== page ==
As Tufts continues to increase its enrollment numbers, some students have faced unexpected — and unwanted — results with the housing lottery system. While first-year students are assigned dorms late in the summer, returning students seeking on-campus housing must enter a random drawing.
Monroe France started his position as the first vice provost for diversity, equity, inclusion and justice at Tufts on April 3. Since then, he has met with students, faculty and staff across the university to discover DEIJ opportunities and challenges. The Daily spoke with France about his experience getting to know Tufts and the importance of his office in higher education.
From hosting a farmers market to placing first aid kits around campus, the Tufts Community Union Senate launched a variety of pilot projects this academic year, making it what some senators say is one of the most productive years in recent history.
The Tufts University part-time lecturers union, represented by SEIU Local 509, is currently engaged in a pay negotiation process on behalf of part-time lecturers who work at the School of the Museum of Fine Arts.
Kendra Field, associate professor of history and director of the Center for the Study of Race and Democracy at Tufts, co-curated a new exhibition at the Martin Luther King Jr. Memorial Library in Washington, D.C.
For responding to issues of sexual misconduct or discrimination and harassment on campus, Tufts has departments including the Center for Awareness, Resources and Education and the Office of Equal Opportunity. However, despite being organized and managed differently, there remains confusion in differentiating the offices.
Tufts Community Union Senate presidential candidates Arielle Galinsky and Wanci Nanaparticipated in a forum hosted by the TCU Elections Commission on April 25. During the forum, Galinsky and Nana, both juniors, fielded questions from ECOM and attendees of the forum.
Rapper, activist and educator Dee-1 spoke about hip-hop as a force for social justice, education and community engagement on April 19 as part of the Tisch College Solomont Speaker Series.
Armed conflict broke out in Khartoum, Sudan on April 15 as the national army and the paramilitary group Rapid Support Forces battle each other for control of the country. Fletcher School students Eliab Taye and Chepkorir Sambu offer perspective on the humanitarian crisis in Sudan along with Professor Chidi Odinkalu.
Panelists at Cummings/Hillel ‘Survivors Speak’ event discuss prospects for healing, genocide educationBy Ishaan Rajiv Rajabali | April 25
The Cummings/Hillel Program for Holocaust and Genocide Education hosted its annual “Survivors Speak” panel on April 19. This year’s panelists included artist Jack Trompetter, author Consolee Nishimwe, businesswoman Jasmina Cesic and activist Bol Riiny, who spoke about their experiences as survivors of the Holocaust and the genocides in Rwanda, Bosnia and South Sudan, respectively.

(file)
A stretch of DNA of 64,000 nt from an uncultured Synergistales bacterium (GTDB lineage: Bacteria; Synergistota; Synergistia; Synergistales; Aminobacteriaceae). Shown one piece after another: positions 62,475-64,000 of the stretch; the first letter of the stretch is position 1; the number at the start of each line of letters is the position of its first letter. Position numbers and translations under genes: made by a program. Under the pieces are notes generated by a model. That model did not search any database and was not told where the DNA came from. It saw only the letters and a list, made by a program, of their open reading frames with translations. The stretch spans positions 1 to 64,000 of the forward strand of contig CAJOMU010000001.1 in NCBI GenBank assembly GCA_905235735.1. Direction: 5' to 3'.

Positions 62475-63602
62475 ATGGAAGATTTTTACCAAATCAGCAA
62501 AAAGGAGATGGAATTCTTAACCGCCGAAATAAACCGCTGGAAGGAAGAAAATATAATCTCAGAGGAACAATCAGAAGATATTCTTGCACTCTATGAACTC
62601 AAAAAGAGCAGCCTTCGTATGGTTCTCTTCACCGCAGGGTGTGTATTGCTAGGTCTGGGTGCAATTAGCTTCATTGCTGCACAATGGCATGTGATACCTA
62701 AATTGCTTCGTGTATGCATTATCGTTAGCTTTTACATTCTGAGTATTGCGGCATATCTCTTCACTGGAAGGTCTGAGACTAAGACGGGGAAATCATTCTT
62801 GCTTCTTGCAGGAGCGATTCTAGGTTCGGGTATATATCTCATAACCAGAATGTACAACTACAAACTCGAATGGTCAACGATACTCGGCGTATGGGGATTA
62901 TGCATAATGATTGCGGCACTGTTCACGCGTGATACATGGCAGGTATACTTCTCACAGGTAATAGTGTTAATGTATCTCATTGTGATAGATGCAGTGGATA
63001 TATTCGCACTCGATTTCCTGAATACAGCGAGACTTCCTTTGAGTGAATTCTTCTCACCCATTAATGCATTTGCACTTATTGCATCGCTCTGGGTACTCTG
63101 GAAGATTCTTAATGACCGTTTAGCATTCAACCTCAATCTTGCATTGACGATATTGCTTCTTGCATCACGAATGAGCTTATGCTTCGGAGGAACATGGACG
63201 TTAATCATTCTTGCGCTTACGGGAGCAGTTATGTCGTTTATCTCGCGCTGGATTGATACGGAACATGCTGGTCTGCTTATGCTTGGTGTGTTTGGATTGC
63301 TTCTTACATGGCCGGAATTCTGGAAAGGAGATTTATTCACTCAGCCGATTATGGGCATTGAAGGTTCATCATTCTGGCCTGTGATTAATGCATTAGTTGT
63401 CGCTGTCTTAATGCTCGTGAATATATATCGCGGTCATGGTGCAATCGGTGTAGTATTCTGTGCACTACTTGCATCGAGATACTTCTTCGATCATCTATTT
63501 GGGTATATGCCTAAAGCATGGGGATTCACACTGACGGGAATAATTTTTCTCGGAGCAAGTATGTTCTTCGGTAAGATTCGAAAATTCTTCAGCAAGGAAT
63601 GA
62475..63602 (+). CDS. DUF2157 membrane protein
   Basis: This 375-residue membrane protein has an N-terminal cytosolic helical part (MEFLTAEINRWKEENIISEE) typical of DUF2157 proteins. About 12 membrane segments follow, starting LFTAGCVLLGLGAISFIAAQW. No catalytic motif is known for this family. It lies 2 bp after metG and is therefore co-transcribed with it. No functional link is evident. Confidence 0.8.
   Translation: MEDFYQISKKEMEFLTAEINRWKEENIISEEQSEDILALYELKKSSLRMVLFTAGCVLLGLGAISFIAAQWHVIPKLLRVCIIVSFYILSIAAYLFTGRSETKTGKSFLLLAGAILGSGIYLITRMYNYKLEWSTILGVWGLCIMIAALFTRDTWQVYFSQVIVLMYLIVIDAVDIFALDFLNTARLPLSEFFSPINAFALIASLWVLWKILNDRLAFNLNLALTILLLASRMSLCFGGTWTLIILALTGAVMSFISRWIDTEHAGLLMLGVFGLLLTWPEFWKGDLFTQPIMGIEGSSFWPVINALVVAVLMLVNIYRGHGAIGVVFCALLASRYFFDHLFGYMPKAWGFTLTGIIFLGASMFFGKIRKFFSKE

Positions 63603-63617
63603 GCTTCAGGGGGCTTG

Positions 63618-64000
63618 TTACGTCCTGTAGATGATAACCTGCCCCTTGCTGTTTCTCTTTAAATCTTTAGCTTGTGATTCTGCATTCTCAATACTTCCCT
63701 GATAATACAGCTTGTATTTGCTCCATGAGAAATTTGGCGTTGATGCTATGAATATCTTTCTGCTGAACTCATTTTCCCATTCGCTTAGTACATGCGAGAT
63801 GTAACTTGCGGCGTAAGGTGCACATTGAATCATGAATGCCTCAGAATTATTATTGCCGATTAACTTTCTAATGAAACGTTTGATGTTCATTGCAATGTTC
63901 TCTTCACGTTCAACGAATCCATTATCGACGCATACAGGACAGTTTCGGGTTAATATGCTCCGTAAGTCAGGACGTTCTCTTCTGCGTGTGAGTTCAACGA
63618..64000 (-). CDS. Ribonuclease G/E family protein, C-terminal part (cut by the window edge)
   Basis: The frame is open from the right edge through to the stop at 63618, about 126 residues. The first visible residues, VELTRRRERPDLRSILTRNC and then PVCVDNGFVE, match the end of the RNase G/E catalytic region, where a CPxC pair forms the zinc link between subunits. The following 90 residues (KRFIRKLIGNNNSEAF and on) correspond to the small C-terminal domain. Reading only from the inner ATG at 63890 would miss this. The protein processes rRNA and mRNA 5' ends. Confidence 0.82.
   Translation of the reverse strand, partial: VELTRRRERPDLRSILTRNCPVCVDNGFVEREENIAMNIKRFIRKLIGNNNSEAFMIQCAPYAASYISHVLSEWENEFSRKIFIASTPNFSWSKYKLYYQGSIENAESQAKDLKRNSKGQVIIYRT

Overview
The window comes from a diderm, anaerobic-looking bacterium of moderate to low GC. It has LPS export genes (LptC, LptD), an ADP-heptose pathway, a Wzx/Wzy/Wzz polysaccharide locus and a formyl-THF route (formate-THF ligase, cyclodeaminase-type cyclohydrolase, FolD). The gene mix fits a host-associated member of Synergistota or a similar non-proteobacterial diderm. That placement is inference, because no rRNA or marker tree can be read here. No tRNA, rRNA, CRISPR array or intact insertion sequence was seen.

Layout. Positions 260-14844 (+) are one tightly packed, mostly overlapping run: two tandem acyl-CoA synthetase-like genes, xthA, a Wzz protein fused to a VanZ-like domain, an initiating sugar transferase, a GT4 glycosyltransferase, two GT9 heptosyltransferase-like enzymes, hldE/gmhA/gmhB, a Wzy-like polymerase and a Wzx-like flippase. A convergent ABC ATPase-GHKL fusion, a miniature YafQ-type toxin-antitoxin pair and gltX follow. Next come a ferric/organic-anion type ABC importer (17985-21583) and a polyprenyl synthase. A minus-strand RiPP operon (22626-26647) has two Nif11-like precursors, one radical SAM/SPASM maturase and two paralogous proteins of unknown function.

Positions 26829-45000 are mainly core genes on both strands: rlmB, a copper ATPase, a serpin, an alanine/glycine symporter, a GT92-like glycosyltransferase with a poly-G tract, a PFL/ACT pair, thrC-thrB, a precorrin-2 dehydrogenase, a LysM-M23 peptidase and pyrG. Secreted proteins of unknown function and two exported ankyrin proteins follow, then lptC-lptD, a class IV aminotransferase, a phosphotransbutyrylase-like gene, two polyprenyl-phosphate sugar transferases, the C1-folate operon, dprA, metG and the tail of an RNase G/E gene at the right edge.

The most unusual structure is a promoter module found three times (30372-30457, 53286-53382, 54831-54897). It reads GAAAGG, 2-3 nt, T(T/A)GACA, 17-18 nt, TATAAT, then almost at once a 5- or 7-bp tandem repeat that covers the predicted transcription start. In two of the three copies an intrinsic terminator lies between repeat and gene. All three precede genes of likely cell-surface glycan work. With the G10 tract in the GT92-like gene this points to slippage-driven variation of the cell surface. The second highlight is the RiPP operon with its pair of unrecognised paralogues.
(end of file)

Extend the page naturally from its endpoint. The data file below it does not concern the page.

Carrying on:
Nikita Bhat, Carolina Lopes and Sarah Norris are three of the students working to create a club gymnastics team at Tufts. They are currently in the process of gauging interest and writing a proposal to submit to the Club Sports program over the summer.
A Solomont Speaker Series event with rapper and activist Dee-1 was disrupted by messages containing racial slurs on April 19. University President Anthony Monaco and Dayna Cunningham, dean of the Jonathan M. Tisch College of Civic Life, condemned the incident the following morning in an email to the Tufts community.
This year, Tufts accepted its “most compositionally diverse” class yet, citing student identities, especially racial identities, as an indicator. However, in October 2022, the Supreme Court of the United States heard arguments regarding the future of race-conscious college admissions in cases between Students for Fair Admissions Inc. and Harvard College, as well as SFFA and the University of North Carolina.
Tufts Community Union senators Itamar Oelsner and Jose Armando recently launched a petition to establish a permanent Disability Center on campus. Oelsner, elected in February, is the TCU Senate’s first disability community senator; through the proposed center, he and Armando hope to provide a physical space where students with disabilities can feel supported.
On April 13, renowned orator and civil rights activist Bishop William J. Barber II spoke on his work with the Poor People’s Campaign and how he believes the moral crisis he sees in America can be addressed.
Jason Rezaian, an Iranian American and Washington Post writer, spoke about his imprisonment in Iran at an April 10 event at The Fletcher School.
Professor Craig Wilder talks relationship between slavery, higher education during annual Coit-Phelps lectureBy Ella Kamm | April 18
Professor Craig Wilder spoke about his work to uncover higher education’s connection to the slave economy on April 12 at the inaugural event for the Slavery, Colonialism, and Their Legacies at Tufts project. The event was co-sponsored by the Center for the Humanities at Tufts, the Center for the Study of Race and Democracy and the Office of the Provost.
The TCU Senate voted at their weekly meeting to endorse the Tufts Labor Coalition’s campaign to support higher wages for Tufts dining employees on April 9.
Tufts Student Affairs recently announced the creation of a new summer pre-orientation program called SHAPE, short for Students Heightening Actionable Political Engagement. Although the program is still in development, SHAPE aims to invite civically-minded and politically curious students to solve pressing issues in the Tufts community and beyond.
Dr. Anu Gokhale, professor and chairperson in the Saint Augustine’s University Department of Computer Information Systems, gave a lecture at Alumnae Hall titled “Algorithmic Bias: Myth or Reality?” on April 4. Gokhale was invited to speak about her insights and research as a leader in a STEM field.